Security Advisor Middle East|February 2020
Held annually every 28th January, Data Protection Day began in Europe in 2007. Two years after, the US and Canada followed suit and launched the Data Privacy Day. With the aim of raising awareness and promoting privacy and data protection best practices, the event is now being observed by individuals and organisations across 50 countries worldwide.
In an increasingly digitised world, data is becoming more and more valuable. Today, businesses rely on data to identify new opportunities for growth as well as to improve the efficiency, services and products that are, ultimately, aimed at benefiting their consumers. With data protection growing into one of the major priorities of our time, we spoke to industry experts about the best way to protect data, as well as predictions regarding the direction data privacy in the future.
BRIAN CHAPPELL, DIRECTOR OF PRODUCT MANAGEMENT, BEYOND TRUST
Success in data protection projects is predicated on a solid cybersecurity foundation and a structured approach to what is being protected — without a solid foundation, data controls will be open to abuse.
Not all data are equal, and some data will require more protection than other data. Try to keep the classification of data as high-level as possible with only a handful of labels — Highly Sensitive, Confidential, General, and Open. Having only a few ‘buckets’ makes it easier to achieve the actual task of protecting the data and enables organisations to avoid getting paralysed with the task of classifying data. Bringing data together into their respective classifications can also make initial protection much easier. Appropriate protection for each classification will go a long way in avoiding impacts to productivity. Highly Sensitive data should and will be harder to access than Confidential data and that will be harder than General data (this is data where release has very low impact or actually due for public release in the mid to near term). Ensuring the protection is appropriate will reduce friction for day-today activities – there will be fewer users reporting that the controls impact their ability to do their jobs, but sensitive data will be fully protected.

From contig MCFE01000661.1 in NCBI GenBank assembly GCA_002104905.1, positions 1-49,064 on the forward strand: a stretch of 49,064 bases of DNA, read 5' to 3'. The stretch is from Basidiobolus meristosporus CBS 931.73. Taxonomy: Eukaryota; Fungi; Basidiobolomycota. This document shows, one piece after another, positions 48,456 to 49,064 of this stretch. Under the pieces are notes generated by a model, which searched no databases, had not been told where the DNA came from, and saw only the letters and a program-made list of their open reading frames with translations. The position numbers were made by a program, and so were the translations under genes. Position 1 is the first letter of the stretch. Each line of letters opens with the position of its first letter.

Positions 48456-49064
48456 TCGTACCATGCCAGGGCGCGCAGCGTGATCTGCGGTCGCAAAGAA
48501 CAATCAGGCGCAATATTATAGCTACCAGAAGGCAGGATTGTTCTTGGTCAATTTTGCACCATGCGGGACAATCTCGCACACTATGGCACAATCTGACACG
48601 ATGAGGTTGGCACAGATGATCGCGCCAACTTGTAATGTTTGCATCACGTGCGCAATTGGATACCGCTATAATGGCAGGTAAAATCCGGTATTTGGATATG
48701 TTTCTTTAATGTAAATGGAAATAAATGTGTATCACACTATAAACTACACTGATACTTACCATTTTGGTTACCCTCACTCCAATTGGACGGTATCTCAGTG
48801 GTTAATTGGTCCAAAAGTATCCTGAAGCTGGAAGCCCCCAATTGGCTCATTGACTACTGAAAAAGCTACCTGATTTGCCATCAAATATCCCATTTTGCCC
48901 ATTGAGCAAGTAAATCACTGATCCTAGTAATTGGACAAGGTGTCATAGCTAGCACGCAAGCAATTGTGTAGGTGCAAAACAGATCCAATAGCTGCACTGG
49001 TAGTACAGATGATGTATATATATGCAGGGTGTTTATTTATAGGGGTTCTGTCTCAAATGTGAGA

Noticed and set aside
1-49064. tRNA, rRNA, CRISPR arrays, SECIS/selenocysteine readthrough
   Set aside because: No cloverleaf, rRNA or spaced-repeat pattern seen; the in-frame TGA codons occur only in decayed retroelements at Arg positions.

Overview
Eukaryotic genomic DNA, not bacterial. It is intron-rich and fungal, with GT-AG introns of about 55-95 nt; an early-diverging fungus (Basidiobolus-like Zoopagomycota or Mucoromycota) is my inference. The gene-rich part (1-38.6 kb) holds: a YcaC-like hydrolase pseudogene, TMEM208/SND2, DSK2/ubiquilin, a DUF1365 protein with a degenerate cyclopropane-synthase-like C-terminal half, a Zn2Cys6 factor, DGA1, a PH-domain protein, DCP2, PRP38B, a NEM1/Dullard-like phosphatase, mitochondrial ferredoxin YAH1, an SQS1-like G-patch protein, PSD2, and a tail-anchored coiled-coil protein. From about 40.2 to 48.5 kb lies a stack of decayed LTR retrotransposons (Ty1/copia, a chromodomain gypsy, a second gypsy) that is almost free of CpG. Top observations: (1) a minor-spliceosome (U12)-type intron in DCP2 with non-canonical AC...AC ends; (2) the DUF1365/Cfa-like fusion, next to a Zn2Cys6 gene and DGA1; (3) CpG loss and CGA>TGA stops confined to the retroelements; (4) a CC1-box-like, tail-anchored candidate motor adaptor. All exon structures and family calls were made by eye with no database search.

In parallel, closing the obvious gaps in areas like vulnerability management, privileged account and sessions management, privilege elevation and delegation management, and identity and access management will ensure that the common routes for malicious users to steal data are addressed before you look to control access for legitimate users. Of course, making sure that stakeholders are addressed and engaged throughout the process will help in delivering an efficient and effective data protection mechanism that meets, or hopefully, exceeds their needs and expectations.shared and how it’s protected; and assess risks to data and prioritize investment in data protection.
GARRETH SCOTT, MANAGING DIRECTOR, CREDENCE SECURITY
Companies must be able to identify, combine and manage multiple sources of data. More importantly, business leaders must possess the muscle to transform the organisation so that the data and models yield better decisions.
It’s essential for organisations to have protection for wherever the data is located and integrated. Data travels across many platforms and devices from computers to mobile phones and from social media to the cloud. So, it’s important to provide protection on the endpoint, network, cloud, and for Windows, Mac, and Linux.
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